Would you believe there are current members of Congress who voted against making Martin Luther King Jr. Day a federal holiday in 1983?
According to Yahoo! News, both former GOP presidential nominee John McCain of Arizona, and Sen. Richard Shelby of Alabama voted against the holiday back in the day, along with four men who have since left the Senate.
The site reports:
Two current U.S. senators voted against the holiday during their time as representatives in the House: former GOP presidential nominee John McCain of Arizona and Sen. Richard Shelby of Alabama. And four other men who went on to join the Senate (though they have now left it) opposed is as well: Jim Jeffords of Vermont, Judd Gregg of New Hampshire, Larry Craig of Idaho and Phil Gramm of Texas.
Current House Appropriations Committee Chairman Hal Rogers (R-Ky.) also voted against the MLK Day measure. Interestingly, so did Rep. Jim Sensenbrenner of Wisconsin, who decades later would emerge as the top Republican advocate in defense of the Voting Rights Act.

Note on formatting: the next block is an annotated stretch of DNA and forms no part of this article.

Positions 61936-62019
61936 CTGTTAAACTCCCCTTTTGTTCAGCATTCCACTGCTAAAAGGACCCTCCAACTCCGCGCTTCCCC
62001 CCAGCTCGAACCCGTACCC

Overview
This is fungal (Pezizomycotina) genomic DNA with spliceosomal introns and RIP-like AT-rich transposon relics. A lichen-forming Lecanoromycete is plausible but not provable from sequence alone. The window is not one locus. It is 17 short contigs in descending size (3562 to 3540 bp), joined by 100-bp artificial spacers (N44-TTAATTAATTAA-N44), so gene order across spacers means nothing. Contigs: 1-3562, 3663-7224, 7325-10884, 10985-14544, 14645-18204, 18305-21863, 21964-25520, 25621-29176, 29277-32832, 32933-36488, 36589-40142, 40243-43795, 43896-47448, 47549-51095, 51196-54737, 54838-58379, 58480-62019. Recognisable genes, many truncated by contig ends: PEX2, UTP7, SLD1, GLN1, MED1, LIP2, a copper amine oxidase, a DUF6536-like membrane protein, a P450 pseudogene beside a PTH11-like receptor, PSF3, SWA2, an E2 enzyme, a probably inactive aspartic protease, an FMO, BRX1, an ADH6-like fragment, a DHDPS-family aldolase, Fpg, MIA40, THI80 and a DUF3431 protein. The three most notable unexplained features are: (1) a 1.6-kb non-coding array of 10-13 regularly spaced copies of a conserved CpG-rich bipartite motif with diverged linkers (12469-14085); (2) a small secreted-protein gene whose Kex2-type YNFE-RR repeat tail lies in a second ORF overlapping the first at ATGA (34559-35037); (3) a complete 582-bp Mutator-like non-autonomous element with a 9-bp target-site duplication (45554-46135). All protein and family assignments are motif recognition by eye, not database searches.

A couple of today’s senators also voted against the legislation before it hit President Ronald Reagan‘s desk, including Senate Judiciary Committee Chairman Chuck Grassley of Iowa and Senate Finance Committee Chairman Orrin Hatch of Utah.
Fortunately, these members were all out-voted, which is how we came to have the federal holiday honoring MLK today.
SOURCE: Yahoo! News | PHOTO CREDIT: Getty